Since the passage of the Intermodal Surface Transportation Efficiency Act of 1991 there has been an increasing interest in the planning and design of an intermodal passenger transportation system. It has long been recognized that modal transfer has a certain penalty associated with it. The recent surge in intermodal planning merits an in-depth examination and accurate measurement of the penalties associated with transfers between modes. Current planning procedures usually involve an ad hoc treatment of transfer penalties based on various assumptions of wait time and value of time. To better assess the disutility associated with modal transfers, discrete choice models are used to quantify transfer penalties and their effects on mode choice in different transfer contexts. Revealed and stated preference data from the New York-New Jersey commute corridors are used to estimate logit models of mode choice reflecting the impacts of modal transfers. The model results suggest that the penalty factor associated with transfer time should be higher than that traditionally used in travel demand models and that the value of the transfer penalty varies according to the type of modal transfer.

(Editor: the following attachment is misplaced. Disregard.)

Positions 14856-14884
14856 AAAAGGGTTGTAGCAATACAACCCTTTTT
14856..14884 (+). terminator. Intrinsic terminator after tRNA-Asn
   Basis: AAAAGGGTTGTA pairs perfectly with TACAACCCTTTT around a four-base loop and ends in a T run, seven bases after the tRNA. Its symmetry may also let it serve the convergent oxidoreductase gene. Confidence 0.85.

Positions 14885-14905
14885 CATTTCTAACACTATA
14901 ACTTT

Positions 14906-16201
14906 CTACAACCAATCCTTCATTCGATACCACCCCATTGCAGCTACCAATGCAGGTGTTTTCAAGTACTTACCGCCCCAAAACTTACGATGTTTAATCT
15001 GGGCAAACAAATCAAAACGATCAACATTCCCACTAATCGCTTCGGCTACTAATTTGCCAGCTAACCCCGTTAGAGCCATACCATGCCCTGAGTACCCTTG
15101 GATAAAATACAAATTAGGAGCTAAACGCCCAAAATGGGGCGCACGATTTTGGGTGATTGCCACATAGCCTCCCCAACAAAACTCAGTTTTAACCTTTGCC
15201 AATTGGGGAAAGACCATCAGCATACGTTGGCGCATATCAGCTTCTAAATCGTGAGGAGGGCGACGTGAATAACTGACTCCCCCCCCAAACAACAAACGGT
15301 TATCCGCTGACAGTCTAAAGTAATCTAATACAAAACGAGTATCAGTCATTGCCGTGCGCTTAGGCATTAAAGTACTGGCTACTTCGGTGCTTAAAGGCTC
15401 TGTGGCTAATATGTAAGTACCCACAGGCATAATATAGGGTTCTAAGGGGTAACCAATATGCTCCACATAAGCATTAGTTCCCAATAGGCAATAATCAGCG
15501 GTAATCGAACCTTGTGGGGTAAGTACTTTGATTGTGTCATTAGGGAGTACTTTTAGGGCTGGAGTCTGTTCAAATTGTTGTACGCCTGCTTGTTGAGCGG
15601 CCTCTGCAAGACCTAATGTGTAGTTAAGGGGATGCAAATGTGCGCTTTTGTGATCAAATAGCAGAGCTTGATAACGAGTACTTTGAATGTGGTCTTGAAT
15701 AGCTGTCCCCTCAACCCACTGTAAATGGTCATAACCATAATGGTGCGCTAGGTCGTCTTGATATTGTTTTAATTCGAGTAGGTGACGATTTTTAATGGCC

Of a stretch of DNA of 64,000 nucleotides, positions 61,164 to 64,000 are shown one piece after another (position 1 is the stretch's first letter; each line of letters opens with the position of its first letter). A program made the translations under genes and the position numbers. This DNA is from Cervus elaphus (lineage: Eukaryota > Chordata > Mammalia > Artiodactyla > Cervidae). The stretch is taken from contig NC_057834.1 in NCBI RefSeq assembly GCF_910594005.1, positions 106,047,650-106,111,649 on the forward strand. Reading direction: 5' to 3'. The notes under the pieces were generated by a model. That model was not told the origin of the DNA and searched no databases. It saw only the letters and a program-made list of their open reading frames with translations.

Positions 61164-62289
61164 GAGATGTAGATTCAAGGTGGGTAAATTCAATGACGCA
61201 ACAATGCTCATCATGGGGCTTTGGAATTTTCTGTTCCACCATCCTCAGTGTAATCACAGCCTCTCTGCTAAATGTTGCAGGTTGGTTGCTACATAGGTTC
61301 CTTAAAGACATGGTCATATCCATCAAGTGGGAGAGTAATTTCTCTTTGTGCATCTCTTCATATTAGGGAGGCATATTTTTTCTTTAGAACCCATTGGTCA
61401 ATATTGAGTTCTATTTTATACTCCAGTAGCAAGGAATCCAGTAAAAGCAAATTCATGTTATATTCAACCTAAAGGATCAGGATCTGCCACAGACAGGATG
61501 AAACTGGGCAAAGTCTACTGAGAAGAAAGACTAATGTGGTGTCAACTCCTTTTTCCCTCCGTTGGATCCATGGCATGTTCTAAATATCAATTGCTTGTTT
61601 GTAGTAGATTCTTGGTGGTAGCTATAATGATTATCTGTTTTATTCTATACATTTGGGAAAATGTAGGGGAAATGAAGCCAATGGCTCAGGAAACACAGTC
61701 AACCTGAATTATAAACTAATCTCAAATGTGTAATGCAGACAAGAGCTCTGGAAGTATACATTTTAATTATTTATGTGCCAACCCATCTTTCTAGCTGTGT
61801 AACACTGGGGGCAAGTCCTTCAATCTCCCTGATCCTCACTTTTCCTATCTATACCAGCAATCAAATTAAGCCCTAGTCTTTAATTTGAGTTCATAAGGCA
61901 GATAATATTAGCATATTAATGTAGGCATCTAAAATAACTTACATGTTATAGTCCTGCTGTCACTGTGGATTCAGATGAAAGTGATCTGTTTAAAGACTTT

ASJC Scopus subject areas
- Civil and Structural Engineering
- Mechanical Engineering